Royal Womens Hospital COSMOS study completed

The RWH COSMOS study has been completed, and shows that continuity of care from a known midwife reduces caesarean section rates and improves outcomes.

Objective To determine whether primary midwife care (caseload midwifery) decreases the caesarean section rate compared with
standard maternity care.
Design Randomised controlled trial.
Setting Tertiary-care women’s hospital in Melbourne, Australia.
Population A total of 2314 low-risk pregnant women.
Methods Women randomised to caseload received antenatal,
intrapartum and postpartum care from a primary midwife with
some care by ‘back-up’ midwives. Women randomised to
standard care received either midwifery or obstetric-trainee care
with varying levels of continuity, or community-based general
practitioner care.
Main outcome measures Primary outcome: caesarean birth.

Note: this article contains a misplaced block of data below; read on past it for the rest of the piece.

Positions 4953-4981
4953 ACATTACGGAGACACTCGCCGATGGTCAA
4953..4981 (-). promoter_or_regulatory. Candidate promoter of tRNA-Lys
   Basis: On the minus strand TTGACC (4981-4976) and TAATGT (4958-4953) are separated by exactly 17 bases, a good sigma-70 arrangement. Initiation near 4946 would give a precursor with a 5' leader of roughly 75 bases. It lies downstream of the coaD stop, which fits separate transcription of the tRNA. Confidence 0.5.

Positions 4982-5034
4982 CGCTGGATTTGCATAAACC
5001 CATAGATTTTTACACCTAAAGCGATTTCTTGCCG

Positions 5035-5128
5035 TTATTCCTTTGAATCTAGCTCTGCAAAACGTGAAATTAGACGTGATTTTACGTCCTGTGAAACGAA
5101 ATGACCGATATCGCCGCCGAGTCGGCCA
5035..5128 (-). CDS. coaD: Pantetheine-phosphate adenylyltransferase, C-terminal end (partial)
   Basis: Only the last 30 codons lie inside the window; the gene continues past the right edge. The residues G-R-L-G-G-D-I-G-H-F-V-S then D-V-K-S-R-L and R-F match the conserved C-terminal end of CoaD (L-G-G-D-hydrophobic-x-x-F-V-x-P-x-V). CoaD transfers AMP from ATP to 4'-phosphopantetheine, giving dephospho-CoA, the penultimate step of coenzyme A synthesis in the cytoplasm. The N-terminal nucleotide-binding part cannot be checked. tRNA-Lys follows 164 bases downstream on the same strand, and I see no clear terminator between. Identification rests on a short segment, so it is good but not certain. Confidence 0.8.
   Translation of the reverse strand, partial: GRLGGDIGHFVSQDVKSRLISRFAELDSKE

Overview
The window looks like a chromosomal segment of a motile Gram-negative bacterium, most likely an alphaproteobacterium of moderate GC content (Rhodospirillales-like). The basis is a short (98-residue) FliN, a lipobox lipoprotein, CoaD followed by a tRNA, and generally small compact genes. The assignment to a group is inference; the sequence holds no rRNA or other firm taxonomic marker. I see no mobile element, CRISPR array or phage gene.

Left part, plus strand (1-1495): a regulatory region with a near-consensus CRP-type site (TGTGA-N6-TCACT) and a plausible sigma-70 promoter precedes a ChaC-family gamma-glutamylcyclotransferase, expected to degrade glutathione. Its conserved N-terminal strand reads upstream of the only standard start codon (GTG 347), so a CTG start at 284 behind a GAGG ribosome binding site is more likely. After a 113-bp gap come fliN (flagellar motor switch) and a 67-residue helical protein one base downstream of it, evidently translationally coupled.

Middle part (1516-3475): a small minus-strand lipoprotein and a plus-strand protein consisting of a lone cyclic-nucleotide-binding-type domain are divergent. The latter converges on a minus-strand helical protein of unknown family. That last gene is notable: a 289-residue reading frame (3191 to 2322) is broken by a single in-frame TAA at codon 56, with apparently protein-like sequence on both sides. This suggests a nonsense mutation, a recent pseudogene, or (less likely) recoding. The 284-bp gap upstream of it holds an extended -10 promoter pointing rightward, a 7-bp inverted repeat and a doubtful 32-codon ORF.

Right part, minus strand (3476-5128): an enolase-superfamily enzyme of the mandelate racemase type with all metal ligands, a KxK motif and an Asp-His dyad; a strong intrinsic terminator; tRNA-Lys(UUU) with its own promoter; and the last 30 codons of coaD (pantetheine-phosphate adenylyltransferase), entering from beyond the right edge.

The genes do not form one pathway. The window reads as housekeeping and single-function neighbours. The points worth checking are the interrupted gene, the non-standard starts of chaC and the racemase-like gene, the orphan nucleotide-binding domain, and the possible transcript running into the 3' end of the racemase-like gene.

Secondary outcomes included instrumental vaginal births,
analgesia, perineal trauma, induction of labour, infant admission
to special/neonatal intensive care, gestational age, Apgar scores
and birthweight.
Results In total 2314 women were randomised–1156 to caseload
and 1158 to standard care. Women allocated to caseload were less
likely to have a caesarean section (19.4% versus 24.9%; risk ratio
[RR] 0.78; 95% CI 0.67–0.91; P = 0.001); more likely to have a
spontaneous vaginal birth (63.0% versus 55.7%; RR 1.13; 95% CI
1.06–1.21; P < 0.001); less likely to have epidural analgesia (30.5%
versus 34.6%; RR 0.88; 95% CI 0.79–0.996; P = 0.04) and less
likely to have an episiotomy (23.1% versus 29.4%; RR 0.79; 95%
CI 0.67–0.92; P = 0.003). Infants of women allocated to caseload
were less likely to be admitted to special or neonatal intensive care
(4.0% versus 6.4%; RR 0.63; 95% CI 0.44–0.90; P = 0.01). No
infant outcomes favoured standard care.
Conclusion In settings with a relatively high baseline caesarean
section rate, caseload midwifery for women at low obstetric
risk in early pregnancy shows promise for reducing caesarean
Keywords Caesarean, caseload midwifery, continuity of care,
randomised controlled trial.
Please cite this paper as: McLachlan H, Forster D, Davey M, Farrell T, Gold L, Biro M, Albers L, Flood M, Oats J, Waldenstro¨m U. Effects of

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